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Changing and Unchanging Things:
Noguchi and Hasegawa in Postwar Japan
November 27 @ 8:00 am - 5:00 pm
An event every week that begins at 8:00 am on Sunday, Tuesday, Wednesday, Thursday, Friday and Saturday, repeating until December 8, 2019
Changing and Unchanging Things: Noguchi and Hasegawa in Postwar Japan considers the consequential friendship of two artists, one Japanese American but drawn to Japan, the other Japanese but influenced by the West, both in search of a new direction for modern art in the aftermath of the Second World War.
U.S.-born sculptor and designer Isamu Noguchi (1904–1988) and Japanese painter, theorist and teacher Saburo Hasegawa (1906–1957) both reacted to the catastrophic effects of the war by questioning how art could balance tradition and modernity, Japanese culture and foreign influences, past and present. They were both committed to modernist practices, such as the removal of the inessential, truth to materials and a utopian belief of the power of art to improve society, but felt that modernism needed a new direction, one that could be provided by a deep exploration of Japanese art and design. Together, they visited historic gardens, palaces and temples around Kyoto to immerse themselves in traditional Japanese culture.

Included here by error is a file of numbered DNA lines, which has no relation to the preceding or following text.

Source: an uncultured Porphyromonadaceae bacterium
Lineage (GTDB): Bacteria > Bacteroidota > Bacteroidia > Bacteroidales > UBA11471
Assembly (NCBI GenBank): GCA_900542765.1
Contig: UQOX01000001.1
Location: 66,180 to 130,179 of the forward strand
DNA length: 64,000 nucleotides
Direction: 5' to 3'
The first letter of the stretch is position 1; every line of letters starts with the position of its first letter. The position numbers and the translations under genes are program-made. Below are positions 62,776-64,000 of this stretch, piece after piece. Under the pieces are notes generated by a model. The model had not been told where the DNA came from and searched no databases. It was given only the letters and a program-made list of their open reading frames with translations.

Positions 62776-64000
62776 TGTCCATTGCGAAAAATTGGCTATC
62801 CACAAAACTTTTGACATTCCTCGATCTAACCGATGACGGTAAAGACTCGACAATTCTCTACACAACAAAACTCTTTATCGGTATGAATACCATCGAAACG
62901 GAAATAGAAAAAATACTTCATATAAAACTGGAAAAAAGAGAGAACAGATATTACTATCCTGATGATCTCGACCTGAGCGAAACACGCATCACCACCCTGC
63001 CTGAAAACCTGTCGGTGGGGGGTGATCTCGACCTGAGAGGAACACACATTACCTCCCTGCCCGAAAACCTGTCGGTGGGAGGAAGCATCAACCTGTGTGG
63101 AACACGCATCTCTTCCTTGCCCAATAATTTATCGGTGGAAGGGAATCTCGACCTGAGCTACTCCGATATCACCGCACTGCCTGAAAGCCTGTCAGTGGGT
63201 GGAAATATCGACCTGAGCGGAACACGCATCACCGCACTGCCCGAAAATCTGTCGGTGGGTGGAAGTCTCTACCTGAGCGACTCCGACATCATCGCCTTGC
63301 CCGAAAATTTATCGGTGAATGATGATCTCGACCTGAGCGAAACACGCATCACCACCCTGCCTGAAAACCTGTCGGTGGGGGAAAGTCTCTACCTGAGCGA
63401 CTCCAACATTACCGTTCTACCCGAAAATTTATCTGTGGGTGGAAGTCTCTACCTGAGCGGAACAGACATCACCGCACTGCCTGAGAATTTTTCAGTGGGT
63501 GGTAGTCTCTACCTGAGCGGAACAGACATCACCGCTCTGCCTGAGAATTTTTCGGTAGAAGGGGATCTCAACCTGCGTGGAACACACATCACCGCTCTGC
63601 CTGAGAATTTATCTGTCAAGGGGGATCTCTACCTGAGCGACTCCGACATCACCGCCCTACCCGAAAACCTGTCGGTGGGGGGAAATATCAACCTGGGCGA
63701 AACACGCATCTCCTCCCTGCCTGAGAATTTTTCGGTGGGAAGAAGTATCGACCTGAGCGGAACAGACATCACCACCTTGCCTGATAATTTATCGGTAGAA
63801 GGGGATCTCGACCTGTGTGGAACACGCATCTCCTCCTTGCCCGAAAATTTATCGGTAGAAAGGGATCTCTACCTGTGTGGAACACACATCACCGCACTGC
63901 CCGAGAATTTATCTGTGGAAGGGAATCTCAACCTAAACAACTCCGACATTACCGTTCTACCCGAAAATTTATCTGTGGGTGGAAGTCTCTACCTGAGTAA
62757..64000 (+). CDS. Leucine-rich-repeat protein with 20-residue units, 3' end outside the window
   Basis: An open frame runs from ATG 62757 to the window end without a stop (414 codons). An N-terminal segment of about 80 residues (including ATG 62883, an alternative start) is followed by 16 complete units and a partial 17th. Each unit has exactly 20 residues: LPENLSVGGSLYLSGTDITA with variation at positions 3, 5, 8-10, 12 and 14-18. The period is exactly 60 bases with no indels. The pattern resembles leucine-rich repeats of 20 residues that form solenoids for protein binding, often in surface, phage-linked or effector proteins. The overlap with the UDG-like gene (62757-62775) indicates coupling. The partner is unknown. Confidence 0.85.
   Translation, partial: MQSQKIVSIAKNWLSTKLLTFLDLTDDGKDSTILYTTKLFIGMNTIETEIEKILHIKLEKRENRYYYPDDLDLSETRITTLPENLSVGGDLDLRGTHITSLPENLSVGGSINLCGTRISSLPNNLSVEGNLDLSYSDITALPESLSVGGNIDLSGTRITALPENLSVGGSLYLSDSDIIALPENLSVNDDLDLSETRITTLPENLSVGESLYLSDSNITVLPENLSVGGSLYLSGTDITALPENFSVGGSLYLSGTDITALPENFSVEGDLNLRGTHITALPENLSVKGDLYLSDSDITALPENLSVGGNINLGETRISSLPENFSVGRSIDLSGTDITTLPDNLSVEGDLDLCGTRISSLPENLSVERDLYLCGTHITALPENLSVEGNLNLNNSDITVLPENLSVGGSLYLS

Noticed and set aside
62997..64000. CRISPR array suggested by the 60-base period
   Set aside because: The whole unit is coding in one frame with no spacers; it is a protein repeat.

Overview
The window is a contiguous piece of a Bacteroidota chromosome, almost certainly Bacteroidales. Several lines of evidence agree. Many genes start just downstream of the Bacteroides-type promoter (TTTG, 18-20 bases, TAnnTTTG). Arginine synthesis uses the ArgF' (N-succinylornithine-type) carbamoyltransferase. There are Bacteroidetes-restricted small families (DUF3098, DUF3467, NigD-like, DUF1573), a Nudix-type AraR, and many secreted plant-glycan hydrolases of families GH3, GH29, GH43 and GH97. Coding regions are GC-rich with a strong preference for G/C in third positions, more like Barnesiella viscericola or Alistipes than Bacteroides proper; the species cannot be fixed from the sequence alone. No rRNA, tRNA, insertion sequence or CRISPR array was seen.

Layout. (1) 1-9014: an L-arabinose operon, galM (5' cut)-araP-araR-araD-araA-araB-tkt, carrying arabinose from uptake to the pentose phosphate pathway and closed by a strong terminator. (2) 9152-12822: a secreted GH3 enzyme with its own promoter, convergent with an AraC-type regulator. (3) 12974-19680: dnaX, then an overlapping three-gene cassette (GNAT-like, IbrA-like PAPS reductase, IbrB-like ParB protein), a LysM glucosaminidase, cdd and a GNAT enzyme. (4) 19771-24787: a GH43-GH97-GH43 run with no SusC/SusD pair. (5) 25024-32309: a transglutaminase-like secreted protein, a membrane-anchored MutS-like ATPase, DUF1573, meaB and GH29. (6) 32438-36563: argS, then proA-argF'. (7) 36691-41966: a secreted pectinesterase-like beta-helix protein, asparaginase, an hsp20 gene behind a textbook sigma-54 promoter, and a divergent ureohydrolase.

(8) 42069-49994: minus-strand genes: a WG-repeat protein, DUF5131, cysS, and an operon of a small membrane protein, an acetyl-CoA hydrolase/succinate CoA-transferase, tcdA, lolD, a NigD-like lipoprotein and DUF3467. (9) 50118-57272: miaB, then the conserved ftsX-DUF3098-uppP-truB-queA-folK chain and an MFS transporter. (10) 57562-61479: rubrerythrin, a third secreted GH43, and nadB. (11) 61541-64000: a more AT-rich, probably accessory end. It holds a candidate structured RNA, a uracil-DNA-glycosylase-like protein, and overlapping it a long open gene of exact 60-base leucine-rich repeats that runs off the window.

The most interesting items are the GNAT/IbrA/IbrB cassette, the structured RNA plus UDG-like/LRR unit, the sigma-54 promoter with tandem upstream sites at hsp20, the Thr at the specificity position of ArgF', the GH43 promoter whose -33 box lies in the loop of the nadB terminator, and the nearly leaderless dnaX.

Tues–Sun 10am – 5pm through December 5th | Closed Monday